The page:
Regardless of length, here’s a quick outline of what you might consider including in your Business Partner Proposal:

1. Purpose

The Purpose section recounts key points from your Partner Opportunity Interview that shows the purpose of the Business Partner. Certainly, the Business Partner wants to make a profit, but what impact do they want to make? Include it as a part of a mini-biography on the Business Partner. Let’s start with talking about the Business Partner, not us.

2. Objective

When you and the Business Partner want to achieve something together, put it here. Perhaps you want to impact more people through concerts or on-air encouragement through music. Show what you aim to do together. Display quotes from the people who benefit from the work of your organization to clarify the impact.

3. Power of Recognition

Much like the quick story on the local symphony that reminds us of a Business Partner who helped build the symphony hall, the Power of Recognition section relays what people think when they hear or see recognition the Business Partner with your organization. Ideally, print two or three quotes from people who say they respect and look forward to working with Business Partners who sponsor your organization or event.

4. Recognition

Here, show how you plan to recognize the Business Partner’s involvement with your organization. You may put exact frequency of announcements, size of logo display, sample program or content and any other way that gives the Business Partner an idea of the recognition. In fact, many radio stations produce ‘spec spots’ so the Business Partner can hear what their recognition will sound like on the air.

5. Reminder of Your Mission

Write the mission of your organization and connect-the-dots with how your mission and purpose of the Business Partner complement one another.

6. Sponsorship Payments

Here, note the amounts due for the sponsorship you outlined. Often, these require the first gift to be paid in advance for the recognition to begin.

7. About Your Organization

This final section tells all about your organization: the mission, brief testimonies from those impacted by it and anything else that you feel expresses the emotion and beauty of the work your organization does in the lives of people.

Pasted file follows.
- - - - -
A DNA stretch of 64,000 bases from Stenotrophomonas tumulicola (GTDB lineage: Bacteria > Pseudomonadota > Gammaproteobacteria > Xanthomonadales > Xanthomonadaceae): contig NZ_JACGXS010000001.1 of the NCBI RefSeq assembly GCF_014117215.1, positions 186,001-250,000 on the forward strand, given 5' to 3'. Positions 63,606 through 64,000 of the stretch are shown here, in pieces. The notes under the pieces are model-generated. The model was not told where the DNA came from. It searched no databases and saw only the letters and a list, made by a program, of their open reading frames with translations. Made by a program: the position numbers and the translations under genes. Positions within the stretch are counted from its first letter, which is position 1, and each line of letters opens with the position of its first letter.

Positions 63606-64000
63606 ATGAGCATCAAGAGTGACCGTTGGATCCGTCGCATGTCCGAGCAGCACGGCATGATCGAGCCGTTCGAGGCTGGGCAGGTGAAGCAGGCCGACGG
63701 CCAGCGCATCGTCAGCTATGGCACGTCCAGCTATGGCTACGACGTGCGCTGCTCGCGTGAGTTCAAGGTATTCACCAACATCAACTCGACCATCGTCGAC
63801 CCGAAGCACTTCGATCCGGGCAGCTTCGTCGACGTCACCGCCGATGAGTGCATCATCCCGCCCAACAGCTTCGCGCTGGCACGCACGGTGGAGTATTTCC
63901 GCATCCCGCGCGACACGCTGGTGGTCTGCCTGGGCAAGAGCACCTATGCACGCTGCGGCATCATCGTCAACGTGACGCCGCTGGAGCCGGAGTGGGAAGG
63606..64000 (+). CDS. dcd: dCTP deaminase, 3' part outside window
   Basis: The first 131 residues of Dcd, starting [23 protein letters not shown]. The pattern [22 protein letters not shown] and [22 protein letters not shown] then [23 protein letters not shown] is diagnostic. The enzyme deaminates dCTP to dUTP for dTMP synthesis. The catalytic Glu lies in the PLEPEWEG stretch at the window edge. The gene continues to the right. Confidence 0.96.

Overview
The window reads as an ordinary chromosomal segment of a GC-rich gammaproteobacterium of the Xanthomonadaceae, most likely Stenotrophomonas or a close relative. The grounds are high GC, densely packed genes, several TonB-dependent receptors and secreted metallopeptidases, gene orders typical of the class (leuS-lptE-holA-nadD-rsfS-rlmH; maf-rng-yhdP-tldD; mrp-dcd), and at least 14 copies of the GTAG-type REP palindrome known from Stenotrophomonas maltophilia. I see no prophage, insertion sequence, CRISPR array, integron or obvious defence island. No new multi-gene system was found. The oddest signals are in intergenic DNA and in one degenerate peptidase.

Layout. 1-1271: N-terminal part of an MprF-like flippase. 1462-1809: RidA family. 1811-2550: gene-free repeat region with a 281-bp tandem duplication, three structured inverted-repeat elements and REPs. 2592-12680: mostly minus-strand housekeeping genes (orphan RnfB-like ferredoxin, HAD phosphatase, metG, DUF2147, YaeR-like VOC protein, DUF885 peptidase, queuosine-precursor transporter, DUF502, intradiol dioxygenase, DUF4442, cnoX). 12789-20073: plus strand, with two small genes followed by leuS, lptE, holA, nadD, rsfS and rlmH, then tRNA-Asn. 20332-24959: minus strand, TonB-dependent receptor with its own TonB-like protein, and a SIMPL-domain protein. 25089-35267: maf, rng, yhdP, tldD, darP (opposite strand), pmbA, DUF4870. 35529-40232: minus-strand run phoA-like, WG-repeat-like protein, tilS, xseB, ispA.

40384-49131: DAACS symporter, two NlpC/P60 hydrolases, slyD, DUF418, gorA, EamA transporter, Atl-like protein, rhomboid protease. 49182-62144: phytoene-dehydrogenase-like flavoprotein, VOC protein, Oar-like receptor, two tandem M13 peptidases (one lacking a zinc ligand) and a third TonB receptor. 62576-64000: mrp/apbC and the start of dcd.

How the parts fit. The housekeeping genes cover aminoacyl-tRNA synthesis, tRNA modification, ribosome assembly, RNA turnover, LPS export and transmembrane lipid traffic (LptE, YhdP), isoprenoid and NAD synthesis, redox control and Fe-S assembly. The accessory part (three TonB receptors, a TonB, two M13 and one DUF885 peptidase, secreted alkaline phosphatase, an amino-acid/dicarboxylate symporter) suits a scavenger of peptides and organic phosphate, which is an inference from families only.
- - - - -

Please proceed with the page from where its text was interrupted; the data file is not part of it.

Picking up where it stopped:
Although this quick outline looks long, you may make it brief and re-use sections for many Business Partners without significant adaptation. The ‘evergreen’ sections on Power of Recognition, Recognition, Reminder of Your Mission and About Your Organization can be repurposed for many Business Partners with occasional updating.

Presenting It

You worked hard to get appointments, getting to know the prospective Business Partner and preparing your recommendation. Be sure to put your best foot forward when you invite your prospect to join your mission:

  1. In-Person Appointment. Propose in-person if at all possible. I’ve flown across the country to present sponsorship opportunities. Why? The prospect will pay more attention and may voice some questions that you can answer in real time.
  2. Video Call. If you can’t be there in person, be there on video and make it come alive for the prospect.
  3. Not Email. Often, sending your offer via email in advance of an In-Person Appointment or Video Call is a fast way to get a ‘no’ or a stall. When you present in-person, you can make the offer come alive by emphasizing portions that excite the prospect. If you send it via email, the offer can be a word-salad that doesn’t really connect with the prospect as much as if you are there.
  4. Attractive, But Not Art. When I put together a recommendation, I spend more time on the evergreen portion when I first build a presentation, but speed becomes my objective with those that come after it. I’ll spend time on the Purpose, Objective and Recognition sections with light-editing of the other parts.
  5. Come Prepared With Agreement. One of the most predictably disappointing situations: you present your offer; the client agrees; you email the agreement; they never sign it; they ghost you. They had every intention of signing it when you were with them, but now they vanish. Be prepared by bringing an agreement when you’re ready to present.

Be Connective

The Business Partner Proposal connects our conversation with the potential partner and, hopefully, an Agreement to sponsor. It is the invitation for a business partner to join your mission. It will be a big deal for both of you, so treat it as important as you feel it can be.